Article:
Low Frequency Trade Off:

An inherent property of directional microphones is the roll-off of the low frequency response. The amount of roll-off is inversely proportional to the proximity of the two microphone ports. Because the wavelength of lower frequencies can exceed the distance between the two microphone ports, the phase difference between the ports becomes very small and the resultant sensitivity of the directional microphones falls off sharply for low tones (Knowles). Therefore, low frequency gain is sometimes automatically restored, partially or fully, when directional systems are engaged.

Directivity Index (DI):

An important metric with respect to directional hearing aids is the "Directivity Index," which is expressed in dB. The Directivity Index (DI) compares sounds originating in front, to sounds originating from all other locations around the hearing aid (Figure 4). The DI might be thought of as the difference in dB from an omni-direction microphone and a directional microphone placed in the exact same diffuse acoustic field (Knowles). The higher the DI number, the more "directional" the response of the hearing aid, and the better the wearer is expected to do in a diffuse noisy environment while wearing the hearing aid. Omni-directional hearing aids will theoretically have a DI value of approximately "0" while an extraordinary directional hearing aid might have a DI that approaches 5 or 6. The theoretical maximum DI for a two-microphone array (or 1st order directional mic) is 6 dB (see Laugesen, personal communication, see Elko, 2000, see Dittberner, 2003)

Articulation Index-Directivity Index (AI-DI):

The Articulation Index-Directivity Index (AI-DI) is a refinement of the DI. The AI-DI is a compilation score which uses the articulation index (known also as the Speech Intelligibility Index) spectral weightings, applies them to the DI, to create a more "real-world" measure of directivity, with respect to speech sounds. The AI-DI produces a single number reflecting the anticipated benefits of a directional system specifically with respect to speech sounds, in a realistic acoustic environment. For example, the AI-DI for the response shown in Figure 4 is 4.7 dB.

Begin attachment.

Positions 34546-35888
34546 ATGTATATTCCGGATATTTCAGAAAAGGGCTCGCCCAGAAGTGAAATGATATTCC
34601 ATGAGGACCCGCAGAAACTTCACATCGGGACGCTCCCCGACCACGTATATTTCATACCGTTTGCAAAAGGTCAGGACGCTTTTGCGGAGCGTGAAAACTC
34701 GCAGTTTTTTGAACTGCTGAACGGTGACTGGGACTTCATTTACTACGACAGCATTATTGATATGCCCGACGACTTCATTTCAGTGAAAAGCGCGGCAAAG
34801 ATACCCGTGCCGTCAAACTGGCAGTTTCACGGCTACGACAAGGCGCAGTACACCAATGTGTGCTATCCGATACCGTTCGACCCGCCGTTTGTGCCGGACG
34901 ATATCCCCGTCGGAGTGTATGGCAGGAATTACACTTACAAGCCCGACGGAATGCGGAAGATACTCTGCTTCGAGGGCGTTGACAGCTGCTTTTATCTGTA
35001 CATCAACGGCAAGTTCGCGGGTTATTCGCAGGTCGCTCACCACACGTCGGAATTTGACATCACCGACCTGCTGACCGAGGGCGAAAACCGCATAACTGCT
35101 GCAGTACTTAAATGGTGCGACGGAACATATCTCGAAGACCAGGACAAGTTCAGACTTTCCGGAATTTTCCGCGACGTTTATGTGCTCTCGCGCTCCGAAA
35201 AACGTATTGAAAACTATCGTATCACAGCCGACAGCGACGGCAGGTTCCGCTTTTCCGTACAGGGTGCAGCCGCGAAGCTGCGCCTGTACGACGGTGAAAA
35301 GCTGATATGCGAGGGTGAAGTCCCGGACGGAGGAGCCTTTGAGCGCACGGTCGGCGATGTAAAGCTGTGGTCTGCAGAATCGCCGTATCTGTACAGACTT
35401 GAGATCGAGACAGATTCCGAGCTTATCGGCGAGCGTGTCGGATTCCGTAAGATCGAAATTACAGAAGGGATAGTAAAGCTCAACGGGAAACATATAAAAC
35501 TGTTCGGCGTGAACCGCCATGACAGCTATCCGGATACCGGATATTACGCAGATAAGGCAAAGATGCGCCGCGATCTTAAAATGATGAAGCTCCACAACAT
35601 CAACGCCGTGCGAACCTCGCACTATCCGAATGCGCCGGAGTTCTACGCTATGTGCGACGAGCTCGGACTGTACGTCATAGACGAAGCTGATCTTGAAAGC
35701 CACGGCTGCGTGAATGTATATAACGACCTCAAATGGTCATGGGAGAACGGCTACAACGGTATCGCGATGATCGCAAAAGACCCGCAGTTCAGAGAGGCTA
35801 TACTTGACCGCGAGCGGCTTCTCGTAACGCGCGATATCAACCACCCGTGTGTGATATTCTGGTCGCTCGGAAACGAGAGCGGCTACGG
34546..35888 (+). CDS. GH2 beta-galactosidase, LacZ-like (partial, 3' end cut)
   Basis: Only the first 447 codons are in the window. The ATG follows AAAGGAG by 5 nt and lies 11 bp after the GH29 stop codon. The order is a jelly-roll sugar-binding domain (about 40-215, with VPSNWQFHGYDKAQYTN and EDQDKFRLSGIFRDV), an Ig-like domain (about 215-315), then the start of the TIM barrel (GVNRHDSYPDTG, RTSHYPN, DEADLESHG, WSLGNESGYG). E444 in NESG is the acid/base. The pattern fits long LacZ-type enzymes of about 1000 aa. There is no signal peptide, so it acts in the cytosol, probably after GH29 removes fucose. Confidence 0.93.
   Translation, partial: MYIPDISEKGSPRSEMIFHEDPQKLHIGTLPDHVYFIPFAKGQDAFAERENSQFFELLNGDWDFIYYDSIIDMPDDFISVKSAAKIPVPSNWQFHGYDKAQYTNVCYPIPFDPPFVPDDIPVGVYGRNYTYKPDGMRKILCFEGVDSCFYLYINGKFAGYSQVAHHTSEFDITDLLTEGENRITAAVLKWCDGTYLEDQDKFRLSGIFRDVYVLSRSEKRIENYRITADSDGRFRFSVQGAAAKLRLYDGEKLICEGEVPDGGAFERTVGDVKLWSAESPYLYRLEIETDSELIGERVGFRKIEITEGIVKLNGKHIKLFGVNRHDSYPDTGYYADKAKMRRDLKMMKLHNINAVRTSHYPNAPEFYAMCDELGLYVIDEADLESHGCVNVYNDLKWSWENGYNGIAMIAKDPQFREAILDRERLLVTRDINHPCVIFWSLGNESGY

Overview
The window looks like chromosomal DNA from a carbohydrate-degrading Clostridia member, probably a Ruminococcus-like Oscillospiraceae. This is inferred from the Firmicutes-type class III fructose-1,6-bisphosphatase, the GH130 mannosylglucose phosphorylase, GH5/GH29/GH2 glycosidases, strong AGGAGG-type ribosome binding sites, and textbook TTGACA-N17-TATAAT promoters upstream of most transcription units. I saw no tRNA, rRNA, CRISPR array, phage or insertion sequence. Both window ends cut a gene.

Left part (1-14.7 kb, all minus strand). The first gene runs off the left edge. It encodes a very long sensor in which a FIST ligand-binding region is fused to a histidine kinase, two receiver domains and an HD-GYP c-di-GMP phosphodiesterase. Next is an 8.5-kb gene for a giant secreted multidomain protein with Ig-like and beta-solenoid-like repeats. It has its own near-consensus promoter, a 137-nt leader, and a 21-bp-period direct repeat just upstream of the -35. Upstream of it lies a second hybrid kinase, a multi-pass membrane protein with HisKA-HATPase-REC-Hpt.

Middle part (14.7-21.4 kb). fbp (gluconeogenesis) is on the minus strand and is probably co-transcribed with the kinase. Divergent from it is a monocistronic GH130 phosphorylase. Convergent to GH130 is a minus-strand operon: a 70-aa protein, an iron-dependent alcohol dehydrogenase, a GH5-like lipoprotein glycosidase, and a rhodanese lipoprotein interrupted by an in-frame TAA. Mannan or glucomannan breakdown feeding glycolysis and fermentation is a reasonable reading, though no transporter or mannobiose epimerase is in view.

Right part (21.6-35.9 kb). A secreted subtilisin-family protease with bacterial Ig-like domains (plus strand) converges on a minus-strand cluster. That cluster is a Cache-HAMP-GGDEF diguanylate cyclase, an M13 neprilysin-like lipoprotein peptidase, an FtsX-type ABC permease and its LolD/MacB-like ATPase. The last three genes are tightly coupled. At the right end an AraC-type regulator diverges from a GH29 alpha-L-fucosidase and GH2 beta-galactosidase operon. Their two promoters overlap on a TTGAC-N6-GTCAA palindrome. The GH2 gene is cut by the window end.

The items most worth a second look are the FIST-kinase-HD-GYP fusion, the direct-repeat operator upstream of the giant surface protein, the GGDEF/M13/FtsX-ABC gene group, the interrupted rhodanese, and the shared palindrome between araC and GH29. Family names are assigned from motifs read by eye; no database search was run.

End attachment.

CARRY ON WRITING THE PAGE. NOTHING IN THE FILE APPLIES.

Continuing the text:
Dillon (2001) pointed out that each dB of improvement (lowering of noise level) in AI-DI, results in increased sentence-based speech understanding of approximately 10 percent. Of course, the exact conversion is not necessarily 1 dB AI-DI = 10 percent improvement in speech recognition. Speech recognition will vary with type and degree of hearing loss, the background noise and other factors, yet this approximation helps define the very real perceptual benefit possible from an improved signal-to-noise ratio.

Directionality in DSP Systems:

Sophisticated DSP algorithms increase alternatives, options and the potential directional benefit for the wearer. There have been three important improvements mediated by digital signal processing, with respect to directional systems:






  1. Adaptive Directional Systems:As noted above, the shape of the polar plot is determined by the time delay imposed on signals entering the rear port compared to the front port. In adaptive directional systems, the time delay is constantly varied to apply the polar plot that maximally reduces the sound levels from the sides and rear. This ability maximizes the effectiveness of the noise attenuation of the system.